Saturday, February 26, 2011

Culture Shift: Chiasson on Mass Availability

I sometimes tease my wife that we're from completely different generations because she was born before man walked on the moon, while I was born after that paradigm-shifting event (we're only 18 months apart). She emerged into this world in the 60s, whereas I was born in a different decade. (I should note she's not always amused by this line of teasing.) Of course, it's ridiculous to think that a year and a half could mean that we're from different epochs. And yet surely one of the features of late modernity is a compression of generations where cultural paradigms shift at now breakneck speed.

Dan Chiasson gets at this as a bit of an aside in his ranging review of Keith Richards' Life. Chiasson does a nice job of situating Richards' offering in the wider genre of memoir, but in the course of this he also considers just how and why the Stones were game-changers in the very shape of cultural offering. As he puts it:

Anyone reading this review can go to YouTube now and experience Muddy Waters, or Chuck Berry, or Buddy Holly, or the first Stones recordings, or anything else they want to see, instantly: ads for Freshen-up gum from the Eighties; a spot George Plimpton did for Intellivision, an early video game. Anything. I am not making an original point, but it cannot be reiterated enough: the experience of making and taking in culture is now, for the first time in human history, a condition of almost paralyzing overabundance. For millennia it was a condition of scarcity; and all the ways we regard things we want but cannot have, in those faraway days, stood between people and the art or music they needed to have: yearning, craving, imagining the absent object so fully that when the real thing appears in your hands, it almost doesn’t match up. Nobody will ever again experience what Keith Richards and Mick Jagger experienced in Dartford, scrounging for blues records. The Rolling Stones do not happen in any other context: they were a band based on craving, impersonation, tribute: white guys from England who worshiped black blues and later, to a lesser extent, country, reggae, disco, and rap.

When the situation changed in part because the Stones changed it, and suddenly you could hear (and even meet and play with) Chuck Berry or Bo Diddley, the band lost its way. They depended, for their force, on a body-memory of those early cravings for music they knew only by rumor and innuendo. Other cravings, for drugs and fame, were not sufficient, and had much more dire downsides. The early Stones were in a constant huddle, dissecting blues songs in front of the speakers and playing them back for each other and then for their few fans. They thought of themselves, not even as a band, really, but as a way of distributing music the radio never played.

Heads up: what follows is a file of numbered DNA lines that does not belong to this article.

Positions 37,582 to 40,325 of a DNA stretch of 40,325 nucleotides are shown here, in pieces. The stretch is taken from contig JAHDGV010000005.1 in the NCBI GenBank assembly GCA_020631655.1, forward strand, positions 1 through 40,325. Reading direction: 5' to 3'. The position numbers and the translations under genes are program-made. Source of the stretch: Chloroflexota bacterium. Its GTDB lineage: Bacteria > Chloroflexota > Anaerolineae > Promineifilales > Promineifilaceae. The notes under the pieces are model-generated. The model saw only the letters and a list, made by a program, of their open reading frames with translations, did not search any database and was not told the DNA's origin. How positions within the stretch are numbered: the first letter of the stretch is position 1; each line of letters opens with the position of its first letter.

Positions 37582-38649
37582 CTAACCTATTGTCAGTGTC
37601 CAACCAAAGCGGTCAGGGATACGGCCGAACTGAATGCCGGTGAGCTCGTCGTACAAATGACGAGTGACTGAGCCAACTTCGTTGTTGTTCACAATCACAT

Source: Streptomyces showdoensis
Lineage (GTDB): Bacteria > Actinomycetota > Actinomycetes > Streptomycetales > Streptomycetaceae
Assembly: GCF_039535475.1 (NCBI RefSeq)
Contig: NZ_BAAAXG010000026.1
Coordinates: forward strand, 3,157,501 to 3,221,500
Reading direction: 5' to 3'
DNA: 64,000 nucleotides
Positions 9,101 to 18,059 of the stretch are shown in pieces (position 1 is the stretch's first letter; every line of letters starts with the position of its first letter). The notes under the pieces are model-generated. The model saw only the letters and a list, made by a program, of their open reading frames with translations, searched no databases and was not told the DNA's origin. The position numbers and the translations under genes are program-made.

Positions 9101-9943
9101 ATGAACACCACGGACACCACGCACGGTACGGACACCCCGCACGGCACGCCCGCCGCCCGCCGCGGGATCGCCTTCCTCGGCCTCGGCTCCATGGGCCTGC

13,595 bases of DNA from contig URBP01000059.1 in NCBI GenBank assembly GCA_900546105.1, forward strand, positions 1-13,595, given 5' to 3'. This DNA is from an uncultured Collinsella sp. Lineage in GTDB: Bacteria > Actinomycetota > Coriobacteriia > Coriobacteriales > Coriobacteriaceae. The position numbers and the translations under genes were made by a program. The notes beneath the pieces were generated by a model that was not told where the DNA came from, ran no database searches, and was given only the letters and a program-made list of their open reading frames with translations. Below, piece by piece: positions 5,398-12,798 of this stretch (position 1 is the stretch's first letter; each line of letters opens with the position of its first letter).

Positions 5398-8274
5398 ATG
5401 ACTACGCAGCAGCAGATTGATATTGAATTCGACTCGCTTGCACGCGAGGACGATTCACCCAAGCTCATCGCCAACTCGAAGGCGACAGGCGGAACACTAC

Wednesday, February 23, 2011

The Spirit of Knowledge: Lecture Video

A few weeks ago I spent time with the Society of Vineyard Scholars when they met in Seattle. One of the many things they did well was commit to some quality audio and video recording of various sessions. I'm happy to share this production of my evening plenary talk, "The Spirit of Knowledge: Outline of a Charismatic Epistemology," which samples and expands on some themes from Thinking in Tongues: Pentecostal Contributions to Christian Philosophy.

SVS 2011 Plenary #3: James K. A. Smith from Society of Vineyard Scholars on Vimeo.

Friday, February 11, 2011

Interview @ the Evangelical Philosophical Society Blog

FYI: The first part of a multi-part interview about my new book, Thinking in Tongues: Pentecostal Contributions to Christian Philosophy, has just been posted at the blog of the Evangelical Philosophical Society.

Joe Gorra, who I met last week at the Society of Vineyard Scholars conference, asks some helpful questions about the connections between and Thinking in Tongues and Desiring the Kingdom, and helps get at some of the background to this project.

Thursday, February 10, 2011

Architectural Criticism: On Gehry's Manhattan Tower

Frank Gehry is an architect that people love to hate, mainly because he is one of the few contemporary American architects who has become a "brand"--to the point that you keep waiting for a Gehry design line to start showing up in a Target store near you (a la Michael Graves). Associating your name with Disney certainly doesn't help.

But I was doubly impressed by Nicolai Ouroussoff's NYT piece about Gehry's new Manhattan tower. "Doubly" impressed because, on the one hand, I think Ouroussoff's article is an excellent little work of architectural criticism and because, on the other hand, he made me sympathetic to Gehry in a way I haven't been before. While he notes that Gehry's residential tower seems "to epitomize the skyline’s transformation from a symbol of American commerce to a display of individual wealth," he goes on to note:

The building is particularly mesmerizing from the Brooklyn waterfront, where it’s possible to make out one of the deep setbacks that give the building its reassuringly old-fashioned feel. In daylight the furrowed surfaces of the facades look as if they’ve been etched by rivulets of water, an effect that is all the more dramatic next to the clunky 1980s glass towers just to the south. Closer up, from City Hall Park, the same ripples look softer, like crumpled fabric.

(The flat south facade is comparatively conventional, and some may find perverse enjoyment in the fact that the building presents its backside to Wall Street.)